However, according to Milley, Ukraine likely has about 30 to 45 days for the counteroffensive before the weather worsens on the ground.
UK Defense Ministry: Russia wants to recruit 420,000 contract soldiers in 2023
Russia plans to recruit 420,000 military contract personnel by the end of the year, likely exacerbating the country's labor shortage, the U.K. Defense Ministry said in its intelligence report on Sept. 11.
Citing the Yegor Gaidar Institute for Economic Policy, the analysis pointed out that Russia's industry shortage of workers already reached a new record of 42% in July 2023, a 7% increase compared to April.
The process does not affect all industries equally. The Russian IT industry has reportedly "taken steps to preserve the workforce," as it already suffers acute shortages. The sector lost 10% of employees – around 100,000 people – who left Russia in 2022.
The Kremlin has acknowledged the crucial role of the IT sector. Russian President Vladimir Putin signed a decree on Sept. 4 to increase the military service exemption age for IT professionals from 27 to 30.
The U.K. Defense Ministry estimated that Moscow will likely seek to avoid further unpopular mobilizations in the run-up to the presidential elections in 2024.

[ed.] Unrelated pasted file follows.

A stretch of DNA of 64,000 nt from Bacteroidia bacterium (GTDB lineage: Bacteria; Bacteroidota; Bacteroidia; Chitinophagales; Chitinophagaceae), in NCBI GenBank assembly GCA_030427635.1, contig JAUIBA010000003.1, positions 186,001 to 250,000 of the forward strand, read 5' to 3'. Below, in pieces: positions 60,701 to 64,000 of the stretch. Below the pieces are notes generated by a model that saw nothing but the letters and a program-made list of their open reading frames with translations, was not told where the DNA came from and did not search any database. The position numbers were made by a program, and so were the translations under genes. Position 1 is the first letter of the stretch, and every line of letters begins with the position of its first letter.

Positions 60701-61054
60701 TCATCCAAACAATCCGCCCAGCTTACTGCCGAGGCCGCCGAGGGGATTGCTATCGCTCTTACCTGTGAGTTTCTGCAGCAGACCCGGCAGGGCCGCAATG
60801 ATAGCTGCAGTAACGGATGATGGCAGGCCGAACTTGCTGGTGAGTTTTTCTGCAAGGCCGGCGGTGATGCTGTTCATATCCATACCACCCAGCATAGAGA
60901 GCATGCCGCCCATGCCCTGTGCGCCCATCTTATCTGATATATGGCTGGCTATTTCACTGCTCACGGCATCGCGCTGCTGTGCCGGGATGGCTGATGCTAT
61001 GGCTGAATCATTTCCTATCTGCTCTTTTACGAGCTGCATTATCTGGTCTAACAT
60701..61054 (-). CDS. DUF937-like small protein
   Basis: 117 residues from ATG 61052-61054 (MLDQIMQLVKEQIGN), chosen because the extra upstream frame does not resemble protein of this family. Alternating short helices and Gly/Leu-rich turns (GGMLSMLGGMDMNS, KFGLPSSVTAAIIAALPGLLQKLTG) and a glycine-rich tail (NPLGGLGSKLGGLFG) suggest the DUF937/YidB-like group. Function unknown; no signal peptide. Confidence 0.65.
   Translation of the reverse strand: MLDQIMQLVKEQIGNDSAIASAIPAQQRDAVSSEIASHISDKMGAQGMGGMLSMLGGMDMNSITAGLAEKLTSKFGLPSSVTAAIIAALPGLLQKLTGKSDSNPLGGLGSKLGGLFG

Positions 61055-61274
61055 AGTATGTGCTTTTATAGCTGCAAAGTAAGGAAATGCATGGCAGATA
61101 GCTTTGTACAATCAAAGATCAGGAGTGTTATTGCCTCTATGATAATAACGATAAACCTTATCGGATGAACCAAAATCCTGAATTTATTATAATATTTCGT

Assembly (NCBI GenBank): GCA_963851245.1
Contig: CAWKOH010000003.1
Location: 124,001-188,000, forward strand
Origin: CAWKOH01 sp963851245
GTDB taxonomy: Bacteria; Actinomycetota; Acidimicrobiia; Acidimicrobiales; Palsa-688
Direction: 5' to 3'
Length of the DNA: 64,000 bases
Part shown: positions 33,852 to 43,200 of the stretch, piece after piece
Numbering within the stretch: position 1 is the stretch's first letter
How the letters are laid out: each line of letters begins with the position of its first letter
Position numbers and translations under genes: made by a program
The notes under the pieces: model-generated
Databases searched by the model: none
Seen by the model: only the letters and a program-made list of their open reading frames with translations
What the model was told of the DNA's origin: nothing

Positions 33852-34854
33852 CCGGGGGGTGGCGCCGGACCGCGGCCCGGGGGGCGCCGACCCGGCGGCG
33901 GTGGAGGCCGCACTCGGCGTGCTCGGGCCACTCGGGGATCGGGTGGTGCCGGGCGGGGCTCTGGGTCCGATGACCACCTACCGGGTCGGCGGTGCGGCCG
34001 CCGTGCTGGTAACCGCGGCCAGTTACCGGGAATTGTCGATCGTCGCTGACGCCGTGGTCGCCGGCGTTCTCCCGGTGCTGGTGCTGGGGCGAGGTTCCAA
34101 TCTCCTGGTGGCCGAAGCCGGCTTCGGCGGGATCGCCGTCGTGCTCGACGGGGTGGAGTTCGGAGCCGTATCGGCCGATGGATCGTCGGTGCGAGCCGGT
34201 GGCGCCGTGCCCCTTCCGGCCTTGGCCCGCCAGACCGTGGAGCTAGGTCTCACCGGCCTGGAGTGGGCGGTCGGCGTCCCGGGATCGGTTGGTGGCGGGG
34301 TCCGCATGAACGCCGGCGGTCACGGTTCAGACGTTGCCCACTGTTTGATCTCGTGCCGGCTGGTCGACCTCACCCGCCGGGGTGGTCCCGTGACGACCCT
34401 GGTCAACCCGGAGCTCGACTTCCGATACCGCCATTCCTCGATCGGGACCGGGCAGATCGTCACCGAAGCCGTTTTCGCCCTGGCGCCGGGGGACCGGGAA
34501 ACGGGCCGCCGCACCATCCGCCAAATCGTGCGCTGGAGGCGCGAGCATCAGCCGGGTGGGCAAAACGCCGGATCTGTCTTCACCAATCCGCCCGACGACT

The Russian military is continuing efforts to refill its ranks following high casualty rates during the invasion of Ukraine. Moscow launched mobilization in the fall of last year, targeting mainly migrant workers and citizens from more remote regions to avoid antagonizing wealthier segments of the population in major cities.
Moscow also drafts military personnel from occupied parts of Ukraine. According to Ukraine's military intelligence spokesperson Andrii Cherniak, Russia has forcibly mobilized from 55,000 to 60,000 men in the occupied territories of Ukraine between the start of the full-scale invasion and July 2023.
Rheinmetall to refit, deliver 40 Marder armored vehicles to Ukraine
The German arms manufacturer Rheinmetall will deliver 40 more Marder infantry fighting vehicles (IFV) to Ukraine based on an order placed by the German government in August, the company announced on Sept. 11.